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S E A R C H    D V D B e a v e r

(aka "Twelve Angry Men")

directed by Sidney Lumet
USA 195
7

12 Angry Men, by Sidney Lumet, may be the most radical courtroom drama in cinema history. A behind-closed-doors look at the American legal system that is as riveting as it is spare, this iconic adaptation of Reginald Rose’s teleplay stars Henry Fonda as the dissenting member on a jury of white men ready to pass judgment on a Puerto Rican teenager charged with murdering his father. The result is a saga of epic proportions that plays out over a tense afternoon in one sweltering room. Lumet’s electrifying snapshot of 1950s America on the verge of change is one of the great feature film debuts.

***

Essentially a discussion with jurors in the slanted trial condemning an 18 year boy who is accused of murdering his father. A "guilty" verdict will give him the mandatory sentence of the death penalty. 12 Angry Men involves so much more than an examination of the internal workings of the justice system... it is about human conditions including misplaced vengeance, personal prejudice, vacillation, moral and civic responsibility, community, understanding and compassion. Distinctive performances all round with Henry Fonda at the height of his screen charisma as he leads the way as the one dissenting juror unafraid to stay his personal convictions. With Kaufman's floating camera we see some deep interfacing close-ups that pinpoint the character's emotion and thought processes. Now a film almost 50 years old, it truly will always stand the test of time with almost universal acclaim as a masterpiece. out of

Posters

Theatrical Release: 13 April 1957 (New York City, New York)

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Comparison:

MGM (50th Anniversary Edition) - Region 1 - NTSC vs. MGM -  Region 1 - NTSC vs. MGM - Region 2 - PAL vs. Criterion - Region 'A' - Blu-ray

Big thanks to Pavel Borodin for the Region 2 captures !

1) MGM (50th Anniversary Edition) - Region 1- NTSC LEFT

2) MGM -  Region 1 - NTSC SECOND

3) MGM - Region 2 - PAL - THIRD

4) Criterion - Region 'A' - Blu-ray RIGHT

 

Box Covers

   

 

Distribution

MGM (50th Anniversary Edition)

Region 1  - NTSC

MGM

Region 1  - NTSC

MGM
Region 2 - PAL
Criterion - Spine #591
Region 'A' -
Blu-ray
Runtime 1:36:00 1:36:06 1:32:06 (4% PAL speedup) 1:36:21.817
Video

1.66:1 Original Aspect Ratio

16X9 enhanced
Average Bitrate: 5.53 mb/s
NTSC 720x480 29.97 f/s

1.66:1 Original Aspect Ratio
Average Bitrate: 5.53 mb/s
NTSC 720x480 29.97 f/s

1.66:1 Original Aspect Ratio
Average Bitrate: 7.80 mb/s
PAL 720x576 25.00 f/s

1.66:1 - 1080P Dual-layered Blu-ray

Disc Size: 45,704,767,528 bytes

Feature: 19,988,398,080 bytes

Video Bitrate: 23.99 Mbps

Codec: MPEG-4 AVC Video

NOTE: The Vertical axis represents the bits transferred per second. The Horizontal is the time in minutes.

Bitrate:

MGM (50th Anniversary Edition)

Bitrate:

MGM NTSC

Bitrate:

 

MGM PAL

 

Bitrate: Blu-ray

 

 

 

Audio English (Dolby Digital Mono), DUB: French, Spanish (Dolby Digital Mono) English (Dolby Digital 4.0), English (Dolby Digital 2.0 Surround)

English (Dolby Digital 2.0 Mono), DUB: French, German, Italian, Spanish (Dolby Digital 2.0 Mono)

LPCM Audio English 1152 kbps 1.0 / 48 kHz / 1152 kbps / 24-bit
Subtitles English, Spanish, and none English, Spanish, and none English, German, French, Italian, Spanish, Dutch, Swedish, Finnish, Norwegian, Danish, English For The Hard of Hearing, German For The Hard Of Hearing, and none English and none
Features Release Information:
Studio: MGM Home Entertainment

Aspect Ratio:
Widescreen  - 1.66:1

Edition Details:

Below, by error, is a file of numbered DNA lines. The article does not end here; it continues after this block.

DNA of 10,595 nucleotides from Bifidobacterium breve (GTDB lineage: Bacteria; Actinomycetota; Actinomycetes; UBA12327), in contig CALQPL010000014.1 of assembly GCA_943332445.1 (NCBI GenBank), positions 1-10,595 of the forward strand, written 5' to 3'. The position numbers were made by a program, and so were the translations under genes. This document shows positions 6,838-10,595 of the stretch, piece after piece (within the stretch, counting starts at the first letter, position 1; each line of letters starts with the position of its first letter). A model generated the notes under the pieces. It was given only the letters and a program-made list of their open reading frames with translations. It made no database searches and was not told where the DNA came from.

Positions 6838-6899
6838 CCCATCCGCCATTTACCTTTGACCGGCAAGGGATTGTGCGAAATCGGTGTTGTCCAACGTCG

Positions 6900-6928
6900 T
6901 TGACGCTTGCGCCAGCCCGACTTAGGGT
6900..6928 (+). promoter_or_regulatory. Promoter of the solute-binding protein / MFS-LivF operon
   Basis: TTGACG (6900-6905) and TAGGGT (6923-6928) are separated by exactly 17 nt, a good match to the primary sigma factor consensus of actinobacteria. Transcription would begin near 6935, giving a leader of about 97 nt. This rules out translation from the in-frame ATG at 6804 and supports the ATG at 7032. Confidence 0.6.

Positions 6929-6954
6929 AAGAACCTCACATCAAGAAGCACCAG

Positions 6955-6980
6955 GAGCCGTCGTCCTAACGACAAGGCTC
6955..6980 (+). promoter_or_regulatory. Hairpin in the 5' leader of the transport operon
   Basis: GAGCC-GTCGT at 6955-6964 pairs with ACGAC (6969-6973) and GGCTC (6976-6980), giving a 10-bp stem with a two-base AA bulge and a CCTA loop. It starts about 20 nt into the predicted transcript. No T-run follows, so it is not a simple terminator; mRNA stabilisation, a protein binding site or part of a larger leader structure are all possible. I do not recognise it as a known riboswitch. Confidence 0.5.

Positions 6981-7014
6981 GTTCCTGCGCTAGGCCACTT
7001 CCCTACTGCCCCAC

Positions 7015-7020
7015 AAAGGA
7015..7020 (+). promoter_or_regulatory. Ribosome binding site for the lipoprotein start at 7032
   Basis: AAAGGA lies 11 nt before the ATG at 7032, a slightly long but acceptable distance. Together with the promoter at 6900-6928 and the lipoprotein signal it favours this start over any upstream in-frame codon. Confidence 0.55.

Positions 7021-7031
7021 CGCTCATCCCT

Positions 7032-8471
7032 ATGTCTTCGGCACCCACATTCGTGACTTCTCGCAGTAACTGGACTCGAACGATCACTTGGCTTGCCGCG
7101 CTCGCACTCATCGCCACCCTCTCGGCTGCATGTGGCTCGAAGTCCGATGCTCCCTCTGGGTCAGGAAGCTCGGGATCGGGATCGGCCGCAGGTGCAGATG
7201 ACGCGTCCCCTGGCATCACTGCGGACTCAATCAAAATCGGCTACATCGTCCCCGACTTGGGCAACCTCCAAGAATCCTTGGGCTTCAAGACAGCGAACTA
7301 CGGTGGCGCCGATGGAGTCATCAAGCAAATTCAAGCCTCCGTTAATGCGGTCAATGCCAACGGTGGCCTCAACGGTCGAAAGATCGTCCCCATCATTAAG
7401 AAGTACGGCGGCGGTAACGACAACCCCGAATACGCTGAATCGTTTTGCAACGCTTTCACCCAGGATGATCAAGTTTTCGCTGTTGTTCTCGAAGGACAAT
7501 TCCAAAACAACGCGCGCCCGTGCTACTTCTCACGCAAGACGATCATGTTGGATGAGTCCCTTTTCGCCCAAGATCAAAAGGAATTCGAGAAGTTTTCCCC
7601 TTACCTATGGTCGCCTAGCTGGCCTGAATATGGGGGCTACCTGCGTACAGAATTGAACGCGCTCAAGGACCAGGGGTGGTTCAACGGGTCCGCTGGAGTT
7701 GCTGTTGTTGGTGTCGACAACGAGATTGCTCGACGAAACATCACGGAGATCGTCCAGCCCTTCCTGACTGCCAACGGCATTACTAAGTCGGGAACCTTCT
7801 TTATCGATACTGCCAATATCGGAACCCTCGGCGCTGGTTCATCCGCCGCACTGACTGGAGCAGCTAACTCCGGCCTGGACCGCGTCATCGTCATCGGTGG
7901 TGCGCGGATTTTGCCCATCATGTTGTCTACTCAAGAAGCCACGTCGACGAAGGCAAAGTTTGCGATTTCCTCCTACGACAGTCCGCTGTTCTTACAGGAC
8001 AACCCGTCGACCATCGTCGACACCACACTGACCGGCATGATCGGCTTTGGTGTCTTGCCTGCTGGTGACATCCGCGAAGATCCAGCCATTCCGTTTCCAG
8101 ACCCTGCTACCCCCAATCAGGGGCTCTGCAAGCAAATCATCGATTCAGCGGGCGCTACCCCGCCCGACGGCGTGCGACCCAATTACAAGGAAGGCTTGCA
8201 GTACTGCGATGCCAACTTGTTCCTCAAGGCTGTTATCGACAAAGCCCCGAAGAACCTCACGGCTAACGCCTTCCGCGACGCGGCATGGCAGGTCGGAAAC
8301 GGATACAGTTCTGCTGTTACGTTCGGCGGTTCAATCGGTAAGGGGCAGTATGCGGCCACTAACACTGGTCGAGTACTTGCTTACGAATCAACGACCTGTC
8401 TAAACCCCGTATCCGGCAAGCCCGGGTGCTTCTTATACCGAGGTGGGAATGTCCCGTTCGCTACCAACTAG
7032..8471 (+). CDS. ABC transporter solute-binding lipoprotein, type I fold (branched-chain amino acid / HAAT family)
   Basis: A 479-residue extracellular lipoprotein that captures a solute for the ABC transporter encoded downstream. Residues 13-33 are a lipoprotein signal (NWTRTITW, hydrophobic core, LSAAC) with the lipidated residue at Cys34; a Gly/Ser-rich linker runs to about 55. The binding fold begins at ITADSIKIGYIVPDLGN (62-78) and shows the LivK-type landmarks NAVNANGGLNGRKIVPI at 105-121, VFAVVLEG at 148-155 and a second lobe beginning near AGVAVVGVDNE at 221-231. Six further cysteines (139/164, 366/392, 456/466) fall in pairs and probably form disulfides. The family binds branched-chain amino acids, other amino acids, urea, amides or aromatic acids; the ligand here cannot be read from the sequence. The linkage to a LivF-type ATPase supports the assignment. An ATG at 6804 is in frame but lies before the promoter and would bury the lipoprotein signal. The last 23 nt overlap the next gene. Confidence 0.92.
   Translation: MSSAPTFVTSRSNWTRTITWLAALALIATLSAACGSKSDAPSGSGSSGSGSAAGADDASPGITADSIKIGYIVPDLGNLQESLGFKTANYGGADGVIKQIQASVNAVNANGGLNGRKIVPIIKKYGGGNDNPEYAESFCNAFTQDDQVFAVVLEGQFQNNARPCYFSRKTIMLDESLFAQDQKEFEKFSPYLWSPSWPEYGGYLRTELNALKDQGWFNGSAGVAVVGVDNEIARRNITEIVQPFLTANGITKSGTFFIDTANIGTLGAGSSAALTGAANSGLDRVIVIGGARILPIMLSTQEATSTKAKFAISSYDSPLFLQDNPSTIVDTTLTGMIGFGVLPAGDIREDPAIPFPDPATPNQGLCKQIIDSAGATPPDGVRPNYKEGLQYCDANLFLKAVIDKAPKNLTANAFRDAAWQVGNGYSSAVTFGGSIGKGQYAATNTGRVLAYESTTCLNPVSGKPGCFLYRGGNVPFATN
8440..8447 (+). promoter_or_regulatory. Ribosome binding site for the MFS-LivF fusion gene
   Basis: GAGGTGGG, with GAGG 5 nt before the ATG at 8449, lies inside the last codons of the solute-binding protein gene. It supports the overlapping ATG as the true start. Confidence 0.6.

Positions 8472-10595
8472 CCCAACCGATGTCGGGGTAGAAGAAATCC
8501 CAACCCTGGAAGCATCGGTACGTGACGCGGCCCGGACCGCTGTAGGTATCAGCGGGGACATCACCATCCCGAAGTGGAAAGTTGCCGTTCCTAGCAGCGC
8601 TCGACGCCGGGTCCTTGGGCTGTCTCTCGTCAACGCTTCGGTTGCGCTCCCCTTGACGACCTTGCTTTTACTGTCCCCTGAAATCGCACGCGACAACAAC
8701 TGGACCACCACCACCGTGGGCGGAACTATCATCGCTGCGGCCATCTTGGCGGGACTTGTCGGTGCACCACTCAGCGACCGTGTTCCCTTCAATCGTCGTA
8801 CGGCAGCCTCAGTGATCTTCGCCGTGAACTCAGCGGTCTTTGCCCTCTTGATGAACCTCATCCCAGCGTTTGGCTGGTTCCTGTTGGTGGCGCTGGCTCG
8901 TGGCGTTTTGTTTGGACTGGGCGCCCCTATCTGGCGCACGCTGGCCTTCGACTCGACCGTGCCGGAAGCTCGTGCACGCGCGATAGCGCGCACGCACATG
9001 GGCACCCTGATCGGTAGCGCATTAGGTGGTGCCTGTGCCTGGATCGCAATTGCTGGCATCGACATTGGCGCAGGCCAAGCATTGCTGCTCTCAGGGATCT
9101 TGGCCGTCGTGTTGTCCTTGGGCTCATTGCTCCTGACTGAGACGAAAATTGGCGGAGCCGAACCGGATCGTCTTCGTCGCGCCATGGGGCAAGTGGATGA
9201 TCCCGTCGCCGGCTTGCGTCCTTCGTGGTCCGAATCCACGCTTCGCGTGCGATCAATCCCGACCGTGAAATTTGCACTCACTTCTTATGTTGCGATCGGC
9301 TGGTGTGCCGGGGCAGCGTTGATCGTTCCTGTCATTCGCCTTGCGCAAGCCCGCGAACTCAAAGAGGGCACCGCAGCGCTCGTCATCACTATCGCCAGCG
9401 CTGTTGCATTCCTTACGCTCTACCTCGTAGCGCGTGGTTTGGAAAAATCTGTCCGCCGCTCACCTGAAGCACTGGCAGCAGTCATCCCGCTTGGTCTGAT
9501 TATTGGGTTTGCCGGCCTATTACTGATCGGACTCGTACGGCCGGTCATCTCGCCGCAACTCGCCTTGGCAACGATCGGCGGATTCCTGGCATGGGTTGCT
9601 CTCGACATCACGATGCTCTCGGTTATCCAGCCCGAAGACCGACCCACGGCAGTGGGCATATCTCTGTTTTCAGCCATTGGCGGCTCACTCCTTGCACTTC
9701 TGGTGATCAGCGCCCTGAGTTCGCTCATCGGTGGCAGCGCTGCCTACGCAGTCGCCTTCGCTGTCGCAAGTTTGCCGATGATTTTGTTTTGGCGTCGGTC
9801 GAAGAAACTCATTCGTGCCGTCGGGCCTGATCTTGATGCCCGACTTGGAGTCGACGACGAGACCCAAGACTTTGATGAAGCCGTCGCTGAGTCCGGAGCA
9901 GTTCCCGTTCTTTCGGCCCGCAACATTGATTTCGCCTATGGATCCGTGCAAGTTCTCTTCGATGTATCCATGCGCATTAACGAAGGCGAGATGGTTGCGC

• Commentary by Film Historian Drew Casper

• Featurette: Beyond a Reasonable Doubt - the Making of 12 Angry Men

• Featurette: Inside the Jury Room

DVD Release Date: March 4th, 2008

Keep Case
Chapters: 24

Release Information:
Studio: MGM Home Entertainment

Aspect Ratio:
Widescreen  - 1.66:1

Edition Details:
• Theatrical trailer

DVD Release Date: March 6, 2001

Keep Case
Chapters: 16

Release Information:
Studio: MGM

Aspect Ratio:
Original aspect Ratio 1.66:1

Edition Details:
• Theatrical trailer

DVD Release Date: May 17th, 2001
Keep Case
Chapters: 16

Release Information:
Studio:
Criterion

 

1.66:1 - 1080P Dual-layered Blu-ray

Disc Size: 45,704,767,528 bytes

Feature: 19,988,398,080 bytes

Video Bitrate: 23.99 Mbps

Codec: MPEG-4 AVC Video

Edition Details:
• Frank Schaffner’s 1955 television version, with an introduction by Ron Simon, curator at the Paley Center for Media (50:41)
• Production history of 12 Angry Men, from teleplay to big-screen classic (25:33)
• Archival interviews with director Sidney Lumet (22:58) (9:28)
• New interview with screenwriter Walter Bernstein about Lumet
(9:28)
• New interview with Simon about writer Reginald Rose (14:59)
• New interview with cinematographer John Bailey in which he discusses cinematographer Boris Kaufman
• Tragedy in a Temporary Town (1956), a teleplay directed by Lumet and written by Rose (55:11)
• New interview with cinematographer John Bailey about director of photography Boris Kaufman (38:21)
• Original theatrical trailer (2:15)
• Liner booklet featuring an essay by writer and law professor Thane Rosenbaum

Blu-ray Release Date:
November 22nd, 2011
Transparent
Blu-ray Case
Chapters: 18

 

Comments:

NOTE: These Blu-ray captures were taken directly from the Blu-ray disc.

 

ADDITION: Criterion - Region 'A' Blu-ray (November 11'):  Well - we move from looking simply 'better' to looking incredibly superior. This is far beyond was I was expecting. The Criterion 1.66:1 1080P image is rife with beautifully consistent grain and improves significantly in detail and contrast over the much flatter SD renderings. There may be a shade of black boosting. This Blu-ray looks... amazing. Huge thumbs up on the appearance. I am really impressed.

 

Audio is a linear PCM mono track that seems like an authentic representation of the original - very clean and Kenyon Hopkins' sparsely utilized, simple, score is piercing and crisp. There are optional English subtitles on the region 'A'-locked Blu-ray disc.